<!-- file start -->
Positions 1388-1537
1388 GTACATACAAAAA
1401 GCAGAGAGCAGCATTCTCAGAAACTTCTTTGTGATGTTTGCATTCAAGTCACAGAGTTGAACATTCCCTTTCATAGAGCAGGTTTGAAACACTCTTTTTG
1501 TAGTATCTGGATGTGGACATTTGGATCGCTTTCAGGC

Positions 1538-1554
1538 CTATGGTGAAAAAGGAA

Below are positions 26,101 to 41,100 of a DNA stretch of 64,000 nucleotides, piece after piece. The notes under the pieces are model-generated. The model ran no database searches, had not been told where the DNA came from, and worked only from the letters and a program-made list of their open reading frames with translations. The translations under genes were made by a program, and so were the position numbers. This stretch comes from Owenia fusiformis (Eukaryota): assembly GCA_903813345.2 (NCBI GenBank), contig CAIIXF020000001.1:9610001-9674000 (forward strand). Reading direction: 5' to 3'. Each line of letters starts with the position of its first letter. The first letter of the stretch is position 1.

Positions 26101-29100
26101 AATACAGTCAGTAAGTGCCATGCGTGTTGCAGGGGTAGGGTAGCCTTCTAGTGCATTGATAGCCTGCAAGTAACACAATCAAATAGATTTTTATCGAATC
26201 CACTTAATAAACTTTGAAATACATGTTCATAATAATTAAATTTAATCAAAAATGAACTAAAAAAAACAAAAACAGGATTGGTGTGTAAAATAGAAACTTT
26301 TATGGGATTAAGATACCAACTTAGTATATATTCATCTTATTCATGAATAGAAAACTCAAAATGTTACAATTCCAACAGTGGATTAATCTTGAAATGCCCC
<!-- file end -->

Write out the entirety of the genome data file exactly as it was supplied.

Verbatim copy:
Positions 1388-1537
1388 GTACATACAAAAA
1401 GCAGAGAGCAGCATTCTCAGAAACTTCTTTGTGATGTTTGCATTCAAGTCACAGAGTTGAACATTCCCTTTCATAGAGCAGGTTTGAAACACTCTTTTTG
1501 TAGTATCTGGATGTGGACATTTGGATCGCTTTCAGGC

Positions 1538-1554
1538 CTATGGTGAAAAAGGAA

Below are positions 26,101 to 41,100 of a DNA stretch of 64,000 nucleotides, piece after piece. The notes under the pieces are model-generated. The model ran no database searches, had not been told where the DNA came from, and worked only from the letters and a program-made list of their open reading frames with translations. The translations under genes were made by a program, and so were the position numbers. This stretch comes from Owenia fusiformis (Eukaryota): assembly GCA_903813345.2 (NCBI GenBank), contig CAIIXF020000001.1:9610001-9674000 (forward strand). Reading direction: 5' to 3'. Each line of letters starts with the position of its first letter. The first letter of the stretch is position 1.

Positions 26101-29100
26101 AATACAGTCAGTAAGTGCCATGCGTGTTGCAGGGGTAGGGTAGCCTTCTAGTGCATTGATAGCCTGCAAGTAACACAATCAAATAGATTTTTATCGAATC
26201 CACTTAATAAACTTTGAAATACATGTTCATAATAATTAAATTTAATCAAAAATGAACTAAAAAAAACAAAAACAGGATTGGTGTGTAAAATAGAAACTTT
26301 TATGGGATTAAGATACCAACTTAGTATATATTCATCTTATTCATGAATAGAAAACTCAAAATGTTACAATTCCAACAGTGGATTAATCTTGAAATGCCCC